News

All the latest news from the media and medical studies related to Tai Chi and Qigong.

Qigong for the Prevention, Treatment, and Rehabilitation of COVID-19

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The American Journal of Geriatric Psychiatry, 15th May 2020. FanFengM.D., Ph.D,SylvieTuchmanB.A.,John W.DenningerM.D., Ph.D.,Gregory L.FricchioneM.D.,AlbertYeungM.D., Sc.D

Qigong for the Prevention, Treatment, and Rehabilitation of COVID-19 Infection in Older Adults

Highlights

    What is the primary question addressed by this study?
    Can Qigong be used as an intervention to treat respiratory infection, including COVID-19, in the elderly?What is the main finding of this study?
    Qigong may be beneficial for the prevention, treatment, and rehabilitation of respiratory infections, including COVID-19. The elderly, in particular, could benefit from Qigong during the pandemic, for it is easy to practice.What is the meaning of the finding?
    As a mind-body skill, Qigong provides an innovative option for integrative treatment during this outbreak.

Abstract

The elderly are at high risk of contracting respiratory infectious diseases, including COVID-19 infection. The recent pandemic has the potential to cause significant physical and mental damage in older adults. Similarly to other mind-body exercises in Traditional Chinese medicine, Qigong features regulation of breath rhythm and pattern, body movement and posture, and meditation. Given these traits, Qigong has the potential to play a role in the prevention, treatment, and rehabilitation of respiratory infections, such as COVID-19. Potential mechanisms of action include stress reduction, emotion regulation, strengthening of respiratory muscles, reduction of inflammation, and enhanced immune function. Three forms of Qigong; abdominal breathing, Ba Duan Jin and Liu Zi Jue, all of which are gentle, smooth, and simple for the elderly to practice, are recommended in this context.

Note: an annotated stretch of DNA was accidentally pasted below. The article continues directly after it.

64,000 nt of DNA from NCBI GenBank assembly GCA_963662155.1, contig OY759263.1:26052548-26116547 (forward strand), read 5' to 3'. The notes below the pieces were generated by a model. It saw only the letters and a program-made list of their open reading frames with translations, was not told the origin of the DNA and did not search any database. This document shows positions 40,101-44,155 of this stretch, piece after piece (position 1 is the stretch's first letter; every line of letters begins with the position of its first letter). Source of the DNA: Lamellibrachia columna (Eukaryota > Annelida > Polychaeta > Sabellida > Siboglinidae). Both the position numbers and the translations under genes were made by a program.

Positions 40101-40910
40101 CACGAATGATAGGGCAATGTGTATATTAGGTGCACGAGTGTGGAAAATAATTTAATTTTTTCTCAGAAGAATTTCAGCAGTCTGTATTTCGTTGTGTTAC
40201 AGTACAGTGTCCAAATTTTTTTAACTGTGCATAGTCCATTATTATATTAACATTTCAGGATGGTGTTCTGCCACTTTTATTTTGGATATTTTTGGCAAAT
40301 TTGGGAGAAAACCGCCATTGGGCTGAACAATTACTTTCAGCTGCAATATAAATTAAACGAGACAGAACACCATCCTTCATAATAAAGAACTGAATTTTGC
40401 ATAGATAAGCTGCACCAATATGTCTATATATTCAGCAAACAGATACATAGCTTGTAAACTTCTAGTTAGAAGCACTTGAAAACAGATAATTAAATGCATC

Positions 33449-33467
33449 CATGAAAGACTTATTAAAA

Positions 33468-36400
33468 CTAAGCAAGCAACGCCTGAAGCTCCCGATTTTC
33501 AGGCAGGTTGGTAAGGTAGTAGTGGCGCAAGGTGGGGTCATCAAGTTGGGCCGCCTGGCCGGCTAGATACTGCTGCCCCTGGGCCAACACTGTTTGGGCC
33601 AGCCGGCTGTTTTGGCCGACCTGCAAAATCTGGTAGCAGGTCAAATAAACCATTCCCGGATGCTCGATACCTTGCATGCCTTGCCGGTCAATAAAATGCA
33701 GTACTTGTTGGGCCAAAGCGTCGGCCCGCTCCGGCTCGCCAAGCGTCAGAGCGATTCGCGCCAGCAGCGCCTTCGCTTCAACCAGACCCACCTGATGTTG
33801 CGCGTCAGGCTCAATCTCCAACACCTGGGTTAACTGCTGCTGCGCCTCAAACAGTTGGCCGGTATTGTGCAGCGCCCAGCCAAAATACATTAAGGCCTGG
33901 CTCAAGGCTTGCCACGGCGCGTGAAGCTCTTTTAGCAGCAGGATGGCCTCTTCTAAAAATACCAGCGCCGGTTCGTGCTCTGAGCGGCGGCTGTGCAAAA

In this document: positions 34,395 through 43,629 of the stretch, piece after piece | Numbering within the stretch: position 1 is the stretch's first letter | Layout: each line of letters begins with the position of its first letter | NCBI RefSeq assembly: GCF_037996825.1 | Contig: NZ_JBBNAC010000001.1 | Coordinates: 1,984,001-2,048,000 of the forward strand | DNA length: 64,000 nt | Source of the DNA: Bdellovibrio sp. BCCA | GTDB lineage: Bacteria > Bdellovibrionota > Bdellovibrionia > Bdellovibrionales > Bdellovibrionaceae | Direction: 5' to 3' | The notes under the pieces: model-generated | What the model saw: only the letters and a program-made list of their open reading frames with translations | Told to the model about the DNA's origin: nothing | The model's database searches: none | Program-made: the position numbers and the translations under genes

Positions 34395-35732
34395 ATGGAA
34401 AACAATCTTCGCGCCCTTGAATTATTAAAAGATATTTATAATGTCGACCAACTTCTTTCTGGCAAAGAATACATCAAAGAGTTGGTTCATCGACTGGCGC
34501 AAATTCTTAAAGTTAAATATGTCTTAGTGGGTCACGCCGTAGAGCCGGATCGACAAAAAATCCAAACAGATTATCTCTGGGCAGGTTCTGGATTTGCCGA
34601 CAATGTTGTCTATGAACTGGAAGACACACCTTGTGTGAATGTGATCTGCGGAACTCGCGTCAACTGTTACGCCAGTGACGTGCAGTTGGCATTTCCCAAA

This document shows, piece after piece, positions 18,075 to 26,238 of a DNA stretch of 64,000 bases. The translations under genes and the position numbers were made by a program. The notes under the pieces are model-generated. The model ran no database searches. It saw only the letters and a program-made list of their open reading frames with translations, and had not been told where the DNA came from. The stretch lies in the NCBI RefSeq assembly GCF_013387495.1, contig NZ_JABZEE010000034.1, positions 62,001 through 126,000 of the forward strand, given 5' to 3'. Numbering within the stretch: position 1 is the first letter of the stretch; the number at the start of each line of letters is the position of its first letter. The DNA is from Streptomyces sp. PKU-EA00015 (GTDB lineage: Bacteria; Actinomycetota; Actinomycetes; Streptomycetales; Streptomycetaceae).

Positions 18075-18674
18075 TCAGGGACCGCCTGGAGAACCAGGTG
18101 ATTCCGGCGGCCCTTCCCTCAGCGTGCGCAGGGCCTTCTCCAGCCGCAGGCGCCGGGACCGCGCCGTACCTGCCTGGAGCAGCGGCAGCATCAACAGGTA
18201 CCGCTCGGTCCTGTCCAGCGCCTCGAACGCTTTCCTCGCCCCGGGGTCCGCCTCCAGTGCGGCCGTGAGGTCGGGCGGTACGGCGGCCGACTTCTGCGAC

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Why Chinese exercises...are so good for patients’ all-round health

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South China Morning Post: Jeanette Wang 11 Mar, 2016 6:33pm

Why Chinese exercises such as tai chi are so good for patients’ all-round health

Practising tai chi, qigong and other such exercises lowers blood pressure, bad cholesterol and triglycerides, and reduces depression, in stroke patients and people with heart disease and high blood pressure

Lifestyle Medicine in the UK: Going Mainstream?

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Water for a Health blog, April 9, 2018

Tai Chi and Qigong is often described as “Lifestyle Medicine”. It is rapidly becoming part of a trend promoting health through hydration, nutrition, detoxification and a positive lifestyle.

Building strength through tai chi

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The Seattle Times, Oct 2018. By JANE E. BRODY, The New York Times

Watching a group of people doing tai chi, an exercise often called “meditation in motion,” it may be hard to imagine that its slow, gentle, choreographed movements could actually make people stronger. Not only stronger mentally but stronger physically and healthier as well.